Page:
So we had Sauer Kraut Day and what a mob. They come all the way from up at Platteville and way down to Savanna and there was folks here from Prairie du Chien and a whole crowd naturally come across the bridge from Dubuque. Well it is a lot of fun and of course there’s quite a few folks don’t care too much for sauer kraut but they come anyway just to see the people, it gives them an excuse to go someplace just for a little excitement. That’s only human nature. So they come in droves and they ate kraut till hell wouldn’t stand for it and they drank beer. It was a nice crowd and no trouble, just out for a good time, no fights or nothing like that, nothing serious anyways, and now you take on an ordinary day like that say I ring up maybe $50.00 here, why that day and evening I rung up $375.00. Now I call that worth while, don’t you? So I thought Sauer Kraut Day was a pretty nice thing. But oh my.

Adolph Kramer was in charge of the arrangements and the finance and well it was a fright. To a big man like him I guess money don‘t mean nothing, but Jesus, this wasn’t his money to begin with, but that didn‘t hold him back none. The bills! The way them bills begun to come in you never seen such a thing in your life. The first one I seen was $150.00 for the rent on the tent. $150.00.

Ed Sohovik he brought the bill over to me together with the ones from the brewery and like that, and a lot of other crazy ones too. So I sent my boy Cletus acrost the street, to see if Adolph could set his brandy down long enough to come over and see us for a few minutes. Great brandy drinker this hero Adolph is, twenty-year-old stuff — he gets it from some importer in Chicago and he is at it all day long not to mention the evenings, nights, and National Holidays.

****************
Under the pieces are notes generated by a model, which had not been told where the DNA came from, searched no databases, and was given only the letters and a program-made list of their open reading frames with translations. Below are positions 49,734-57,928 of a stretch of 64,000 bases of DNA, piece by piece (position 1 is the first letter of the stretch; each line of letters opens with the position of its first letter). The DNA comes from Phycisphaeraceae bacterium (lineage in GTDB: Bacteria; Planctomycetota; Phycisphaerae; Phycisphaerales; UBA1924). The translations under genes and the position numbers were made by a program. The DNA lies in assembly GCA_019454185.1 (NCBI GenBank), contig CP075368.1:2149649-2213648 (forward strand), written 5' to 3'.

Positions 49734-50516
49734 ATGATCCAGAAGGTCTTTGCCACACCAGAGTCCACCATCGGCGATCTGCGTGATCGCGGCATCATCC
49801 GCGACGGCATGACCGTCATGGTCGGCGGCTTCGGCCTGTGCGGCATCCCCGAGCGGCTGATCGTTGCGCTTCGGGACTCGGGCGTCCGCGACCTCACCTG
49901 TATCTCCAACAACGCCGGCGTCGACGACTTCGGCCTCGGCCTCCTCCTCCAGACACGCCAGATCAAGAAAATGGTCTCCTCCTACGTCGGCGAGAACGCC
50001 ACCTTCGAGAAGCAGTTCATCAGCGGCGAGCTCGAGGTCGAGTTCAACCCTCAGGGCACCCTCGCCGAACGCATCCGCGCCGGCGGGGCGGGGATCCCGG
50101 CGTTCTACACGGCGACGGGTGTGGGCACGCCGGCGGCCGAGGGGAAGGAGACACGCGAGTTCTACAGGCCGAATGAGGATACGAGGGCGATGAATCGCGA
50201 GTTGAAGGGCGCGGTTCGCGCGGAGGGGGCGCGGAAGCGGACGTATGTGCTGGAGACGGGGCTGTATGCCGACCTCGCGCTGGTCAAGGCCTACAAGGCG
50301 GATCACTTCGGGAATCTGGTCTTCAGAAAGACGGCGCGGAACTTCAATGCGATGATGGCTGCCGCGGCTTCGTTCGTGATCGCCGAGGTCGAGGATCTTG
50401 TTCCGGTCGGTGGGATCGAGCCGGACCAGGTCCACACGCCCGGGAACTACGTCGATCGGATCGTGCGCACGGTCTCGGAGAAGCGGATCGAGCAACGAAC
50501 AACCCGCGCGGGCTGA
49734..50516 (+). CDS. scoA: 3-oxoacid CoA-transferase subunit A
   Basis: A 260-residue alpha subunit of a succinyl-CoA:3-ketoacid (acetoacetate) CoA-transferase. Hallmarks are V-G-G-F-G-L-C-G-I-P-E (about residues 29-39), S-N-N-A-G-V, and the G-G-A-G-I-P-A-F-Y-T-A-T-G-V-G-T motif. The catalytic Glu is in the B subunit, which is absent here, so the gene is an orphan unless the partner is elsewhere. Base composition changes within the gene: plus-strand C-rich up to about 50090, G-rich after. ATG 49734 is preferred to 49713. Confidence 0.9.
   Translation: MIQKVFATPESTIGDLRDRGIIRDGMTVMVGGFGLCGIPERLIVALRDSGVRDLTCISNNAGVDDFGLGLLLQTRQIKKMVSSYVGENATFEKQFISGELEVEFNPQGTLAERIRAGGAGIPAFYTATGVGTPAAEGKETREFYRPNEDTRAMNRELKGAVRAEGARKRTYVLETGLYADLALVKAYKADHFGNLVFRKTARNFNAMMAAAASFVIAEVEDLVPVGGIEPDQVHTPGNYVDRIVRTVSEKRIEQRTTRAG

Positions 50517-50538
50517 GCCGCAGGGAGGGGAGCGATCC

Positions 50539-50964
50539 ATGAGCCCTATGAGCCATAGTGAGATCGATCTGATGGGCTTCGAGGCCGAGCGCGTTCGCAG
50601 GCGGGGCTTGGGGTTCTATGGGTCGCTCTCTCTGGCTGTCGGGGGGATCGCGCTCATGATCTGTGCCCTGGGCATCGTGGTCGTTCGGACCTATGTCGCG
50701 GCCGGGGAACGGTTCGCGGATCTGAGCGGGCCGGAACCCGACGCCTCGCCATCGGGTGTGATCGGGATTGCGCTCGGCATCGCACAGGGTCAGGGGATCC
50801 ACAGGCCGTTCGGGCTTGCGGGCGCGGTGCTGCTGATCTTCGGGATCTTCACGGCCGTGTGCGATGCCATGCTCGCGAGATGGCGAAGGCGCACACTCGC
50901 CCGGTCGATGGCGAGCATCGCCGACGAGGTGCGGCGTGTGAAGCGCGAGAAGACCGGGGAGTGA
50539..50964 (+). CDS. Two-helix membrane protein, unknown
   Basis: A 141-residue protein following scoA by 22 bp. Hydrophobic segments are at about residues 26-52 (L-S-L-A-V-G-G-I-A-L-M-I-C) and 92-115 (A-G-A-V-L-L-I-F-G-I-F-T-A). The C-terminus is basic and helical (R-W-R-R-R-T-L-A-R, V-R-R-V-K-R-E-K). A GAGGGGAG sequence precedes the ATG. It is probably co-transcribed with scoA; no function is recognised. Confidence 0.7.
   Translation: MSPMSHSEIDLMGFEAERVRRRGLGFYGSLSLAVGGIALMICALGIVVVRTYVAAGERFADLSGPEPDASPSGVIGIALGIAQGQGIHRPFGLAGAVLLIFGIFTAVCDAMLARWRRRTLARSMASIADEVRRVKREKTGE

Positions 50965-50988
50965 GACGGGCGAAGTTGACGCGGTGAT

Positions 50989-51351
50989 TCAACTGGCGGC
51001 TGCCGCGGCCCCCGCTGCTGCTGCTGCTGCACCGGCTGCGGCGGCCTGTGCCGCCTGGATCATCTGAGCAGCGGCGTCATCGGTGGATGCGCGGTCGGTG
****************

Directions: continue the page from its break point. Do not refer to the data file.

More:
Cletus come back and says Mr. Kramer he is out to his stables. That‘s another hot one, him and his stables. You know he bought the old Marshall farm out on the road to Hurricane and has a couple of plugs. He calls them Kentucky Thoroughbreds but I believe the closest them nags ever come to Kentucky was the blue grass country west of Milwaukee. Him and that girl friend of his from South Chicago go out there and they put on some swell parties I hear though I never been invited as I am not high enough up for them and like to take my shoes off when my feet hurt.

“We’ll climb in my car and go out there and see him, shall we?” Ed says.